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CUNA at Pew postal banking debate: CUs in superior position to serve
WASHINGTON (7/17/14)--The Pew Charitable Trusts hosted a full-day conference Wednesday to examine the effectiveness of the U.S. Postal Service offering financial services to underserved communities. The idea, first envisioned in January in a white paper by the USPS Office of the Inspector General, was analyzed by a variety of financial professionals and legislators.

Click to view larger image Ryan Donovan (right), senior vice president of legislative affairs for CUNA, and Adam Levitin, a professor at Georgetown University Law Center and member of the Consumer Financial Protection Bureau's Consumer Advisory Board, greet as they prepare for Pew Charitable Trusts' full-day conference to examine the effectiveness of the U.S. Postal Service offering financial services to underserved communities.  (CUNA Photo)
Ryan Donovan, senior vice president of legislative affairs for the Credit Union National Association, participated in one panel discussion that looked at ways to provide financial services to the underserved. Donovan was joined by Dong Hong, regulatory counsel for the Consumer Bankers Association; Adam Levitin, a professor at Georgetown University Law Center and a member of the Consumer Financial Protection Bureau's Consumer Advisory Board; and Jana Barresi, director of federal government relations at Wal-Mart.

Donovan said he was skeptical about the idea of the USPS providing financial services to the underserved, particularly when credit unions are already in place to meet those needs.

"We need to increase awareness among the unbanked that affordable financial services options are available and convenient through the credit union system," he said. "A part of increasing awareness of credit unions is erasing the misconceptions about credit unions. Everyone cannot join the same credit union, but there is a credit union for everyone to join. Most people don't know this, and that needs to change."

Sen. Elizabeth Warren (D-Mass.), during her keynote address, reinforced Donovan's point.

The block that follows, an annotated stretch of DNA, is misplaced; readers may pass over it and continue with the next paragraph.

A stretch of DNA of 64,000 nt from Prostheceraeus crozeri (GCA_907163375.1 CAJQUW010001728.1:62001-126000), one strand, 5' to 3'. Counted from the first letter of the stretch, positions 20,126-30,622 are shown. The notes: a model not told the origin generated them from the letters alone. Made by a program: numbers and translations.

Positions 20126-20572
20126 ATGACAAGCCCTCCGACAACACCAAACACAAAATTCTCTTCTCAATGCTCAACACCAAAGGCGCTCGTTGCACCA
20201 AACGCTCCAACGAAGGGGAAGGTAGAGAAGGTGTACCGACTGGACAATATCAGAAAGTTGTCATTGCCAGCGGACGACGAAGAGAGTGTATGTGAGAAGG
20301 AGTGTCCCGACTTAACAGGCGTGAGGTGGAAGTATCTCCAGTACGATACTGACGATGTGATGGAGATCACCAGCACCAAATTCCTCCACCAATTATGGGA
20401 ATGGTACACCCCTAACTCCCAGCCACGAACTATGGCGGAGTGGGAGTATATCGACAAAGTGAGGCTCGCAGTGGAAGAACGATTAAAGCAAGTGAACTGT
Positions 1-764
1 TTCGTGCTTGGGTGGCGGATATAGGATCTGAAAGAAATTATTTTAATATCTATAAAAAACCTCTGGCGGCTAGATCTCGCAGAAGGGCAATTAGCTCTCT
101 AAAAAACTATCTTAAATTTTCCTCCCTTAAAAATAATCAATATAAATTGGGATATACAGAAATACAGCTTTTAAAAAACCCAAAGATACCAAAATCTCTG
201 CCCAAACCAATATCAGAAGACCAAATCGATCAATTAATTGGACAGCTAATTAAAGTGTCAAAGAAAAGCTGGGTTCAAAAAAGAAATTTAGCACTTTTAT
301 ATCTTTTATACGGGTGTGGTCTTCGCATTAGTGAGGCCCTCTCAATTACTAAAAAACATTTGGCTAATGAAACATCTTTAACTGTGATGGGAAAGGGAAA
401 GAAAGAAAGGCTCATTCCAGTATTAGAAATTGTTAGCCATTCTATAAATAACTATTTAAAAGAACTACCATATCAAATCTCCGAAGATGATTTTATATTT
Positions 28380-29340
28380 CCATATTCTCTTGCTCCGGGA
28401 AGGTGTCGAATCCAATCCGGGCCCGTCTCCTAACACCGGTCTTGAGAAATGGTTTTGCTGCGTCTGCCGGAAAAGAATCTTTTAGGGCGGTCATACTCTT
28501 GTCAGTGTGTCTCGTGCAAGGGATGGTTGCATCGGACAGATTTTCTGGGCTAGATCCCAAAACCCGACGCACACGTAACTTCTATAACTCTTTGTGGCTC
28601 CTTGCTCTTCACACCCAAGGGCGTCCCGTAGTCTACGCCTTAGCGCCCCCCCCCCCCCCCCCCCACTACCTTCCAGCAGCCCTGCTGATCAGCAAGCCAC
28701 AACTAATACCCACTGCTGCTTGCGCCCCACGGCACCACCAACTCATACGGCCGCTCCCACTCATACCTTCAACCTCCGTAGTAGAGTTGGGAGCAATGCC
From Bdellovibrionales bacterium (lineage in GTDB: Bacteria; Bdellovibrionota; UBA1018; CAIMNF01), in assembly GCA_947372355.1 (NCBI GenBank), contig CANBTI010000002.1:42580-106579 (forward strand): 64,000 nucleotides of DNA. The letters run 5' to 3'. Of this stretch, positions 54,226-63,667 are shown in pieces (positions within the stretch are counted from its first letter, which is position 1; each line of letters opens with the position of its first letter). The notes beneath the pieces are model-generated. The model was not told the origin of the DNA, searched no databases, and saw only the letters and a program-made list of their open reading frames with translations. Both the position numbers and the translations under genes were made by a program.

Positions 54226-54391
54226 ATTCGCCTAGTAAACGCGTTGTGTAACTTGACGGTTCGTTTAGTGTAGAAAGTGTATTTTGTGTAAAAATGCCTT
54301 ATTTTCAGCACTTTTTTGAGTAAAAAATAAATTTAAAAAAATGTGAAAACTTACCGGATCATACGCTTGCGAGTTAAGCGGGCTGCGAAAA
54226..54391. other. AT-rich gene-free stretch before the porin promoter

"If post offices teamed up with their closest credit unions or community banks, they could provide a pathway for millions of people into the traditional banking system," she said, as reported by American Banker Wednesday.

Donovan pointed to current credit union services aimed at reaching a variety of populations, including ASmaterChoice.org and its app, recent efforts highlighting 100 million credit union memberships, a system of shared branching and a wide-ranging surcharge-free ATM network.

CUNA has advocated for solutions to help credit unions expand further, including less regulatory burden, access to supplemental forms of capital to help credit unions expand services and a re-examination of field of membership requirements, which Donovan said has contributed to slowing credit union growth.

"If the doors to credit unions were open wider, the penetration into the underserved market would be even greater," he said.

Levitin weighed in several reasons why a postal banking system might be needed, but several, such as living in a country with no deposit insurance, aren't applicable.

While a public banking option through the USPS might help drive "abusive products" from the marketplace through competition, Levitin said that there's little evidence to suggest this would help people who are currently unbanked.

In addition, if the services were to be used as a way to solve the Postal Service's budget issues, that would create a conflict between goals of taking in needed revenue and the desire to offer better services to the underserved, according to Levitin.

Donovan did say CUNA could envision some form of partnership with the USPS at a local level. There are currently 191 credit unions in 47 states that are or have been affiliated with post offices.

"We could envision the possibility of other credit unions leasing spaces at post office to open branches, kiosks or ATMs," he said. "Beyond that, it's hard to envision how much further such a partnership might go. We would be willing to engage the Postal Service in this conversation."


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